Installing Metal Conduit


Conduit offers superior protection and safety for wires. Even if local codes permit NM or armored cable in a basement, garage, attic, or crawlspace, consider installing conduit to protect wiring.

Choosing conduit
Metal conduit comes in several thicknesses. For most interior home installations, EMT (also called thinwall) is strong enough. Outdoors use intermediate metal conduit (IMC) or PVC conduit. PVC is sometimes used indoors too.

Metal conduit may serve as the path for grounding, or local codes may require you to run a green-insulated ground wire. If you use PVC pipe, you definitely need a ground wire, either green-insulated or bare copper. If there is no ground wire, make sure all the metal conduit connections are firm; a loose joint could break the ground path.

Conduit fittings
A conduit bender, used by professional electricians, is a fairly expensive tool that takes time to master. Unless you are running lots of metal conduit, save time by buying prebent fittings. A coupling joins two pieces of conduit end to end. A sweep makes a slow turn, allowing wires to slide easily. A pulling elbow makes a sharper turn.

Setscrew fittings are commonly used with EMT conduit; they provide joints that are firm but not waterproof. For weathertight joints, use IMC conduit and compression fittings.

Flexible metal conduit
Flexible metal conduit, also called Greenfield, is like armored cable without the wires. It's not cheap, so typically it is used only in places where it would be difficult to run conduit.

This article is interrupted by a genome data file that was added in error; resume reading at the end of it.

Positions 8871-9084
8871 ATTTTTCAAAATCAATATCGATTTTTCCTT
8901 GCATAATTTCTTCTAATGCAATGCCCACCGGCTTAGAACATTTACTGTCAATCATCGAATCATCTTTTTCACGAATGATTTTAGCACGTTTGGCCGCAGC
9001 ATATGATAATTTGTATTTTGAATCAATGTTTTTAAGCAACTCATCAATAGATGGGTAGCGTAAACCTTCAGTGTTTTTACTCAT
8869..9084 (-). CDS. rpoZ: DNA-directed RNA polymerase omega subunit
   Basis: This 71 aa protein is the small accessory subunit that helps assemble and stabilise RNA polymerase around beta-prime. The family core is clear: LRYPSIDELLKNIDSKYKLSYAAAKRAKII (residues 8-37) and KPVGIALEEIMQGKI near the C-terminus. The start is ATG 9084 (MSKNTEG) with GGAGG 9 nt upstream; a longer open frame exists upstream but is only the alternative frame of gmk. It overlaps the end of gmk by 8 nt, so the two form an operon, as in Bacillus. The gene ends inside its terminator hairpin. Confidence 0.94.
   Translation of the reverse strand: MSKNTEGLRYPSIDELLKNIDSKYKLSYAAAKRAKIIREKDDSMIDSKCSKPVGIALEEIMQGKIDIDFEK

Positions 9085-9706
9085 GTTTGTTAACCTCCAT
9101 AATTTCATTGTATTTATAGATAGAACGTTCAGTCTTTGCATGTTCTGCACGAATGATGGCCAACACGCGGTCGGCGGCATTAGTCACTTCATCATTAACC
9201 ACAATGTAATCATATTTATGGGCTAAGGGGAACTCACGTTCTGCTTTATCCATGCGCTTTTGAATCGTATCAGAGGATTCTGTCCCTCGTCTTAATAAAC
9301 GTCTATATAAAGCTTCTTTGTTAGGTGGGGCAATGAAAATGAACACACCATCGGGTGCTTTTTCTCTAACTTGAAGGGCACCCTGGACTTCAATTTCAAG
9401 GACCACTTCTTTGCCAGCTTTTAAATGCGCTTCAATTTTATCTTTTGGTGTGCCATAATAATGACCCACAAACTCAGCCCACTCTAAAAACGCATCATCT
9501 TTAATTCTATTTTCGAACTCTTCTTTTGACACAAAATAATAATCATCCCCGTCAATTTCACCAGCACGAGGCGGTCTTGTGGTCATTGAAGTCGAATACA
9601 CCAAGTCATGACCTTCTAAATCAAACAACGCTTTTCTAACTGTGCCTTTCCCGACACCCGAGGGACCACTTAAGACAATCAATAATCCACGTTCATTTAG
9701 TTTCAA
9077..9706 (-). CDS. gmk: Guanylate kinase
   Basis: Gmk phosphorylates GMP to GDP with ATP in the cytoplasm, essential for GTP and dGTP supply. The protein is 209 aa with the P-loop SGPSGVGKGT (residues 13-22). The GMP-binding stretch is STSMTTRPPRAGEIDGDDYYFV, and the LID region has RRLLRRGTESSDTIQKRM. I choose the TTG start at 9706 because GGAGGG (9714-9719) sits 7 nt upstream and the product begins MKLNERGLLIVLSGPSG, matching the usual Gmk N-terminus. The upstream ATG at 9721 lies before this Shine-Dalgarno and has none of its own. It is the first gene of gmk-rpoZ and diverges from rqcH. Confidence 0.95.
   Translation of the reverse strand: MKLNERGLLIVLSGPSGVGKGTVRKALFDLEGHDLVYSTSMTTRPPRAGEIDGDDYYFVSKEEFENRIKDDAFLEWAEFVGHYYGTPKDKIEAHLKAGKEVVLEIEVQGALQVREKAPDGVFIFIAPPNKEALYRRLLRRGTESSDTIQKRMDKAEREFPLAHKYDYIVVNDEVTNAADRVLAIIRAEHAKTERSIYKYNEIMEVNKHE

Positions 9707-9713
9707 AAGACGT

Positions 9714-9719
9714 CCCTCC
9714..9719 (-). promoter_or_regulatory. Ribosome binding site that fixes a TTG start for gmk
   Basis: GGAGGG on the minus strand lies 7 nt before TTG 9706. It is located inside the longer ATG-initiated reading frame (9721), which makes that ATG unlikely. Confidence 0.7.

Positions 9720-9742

When installing a hardwired appliance, such as an electric water heater or cooktop, buy an electrical whip, a section of armored cable with the correct fittings for attachment to that appliance.

Make a drawing of your proposed installation and have a salesperson help you assemble all the parts you need -- conduit, sweeps, elbows, boxes, and clamps. Buy plenty of wire.

Step 1

Anchor metal boxes to the wall with screws. For exposed wiring use handy boxes, which have rounded edges and metal covers. An offset fitting allows the conduit to run tight up against the wall.

Step 2

Once the boxes are installed, measure the conduit for cutting. The surest method is to hold a piece in place and mark it, rather than using a tape measure. Remember that the conduit slides about an inch into each fitting.

Step 3

Cut the conduit to fit with a hacksaw. Do not use a tubing cutter, which creates sharp edges inside the conduit that could damage wire insulation. Remove the burrs inside and out with a conduit-reaming attachment on a screwdriver.

Step 4

Slide the conduit all the way into a fitting and tighten the setscrew. Test to make sure the connection is tight. (If you are not installing a ground wire, these connections are critical for grounding.)

Step 5

Anchor the conduit with a one-or two-hole strap at least every 6 feet and within 2 feet of each box. The larger the conduit, the closer the straps need to be. Check with local codes. Screws should be driven into joists or studs, not just drywall.

A Pulling Elbow Every Fourth Turn

With every turn it gets harder for the wires to slide through a conduit. If the conduit makes more than three turns before entering a box, install a pulling elbow. Never make a splice here; just use it as an access point when pulling wires.

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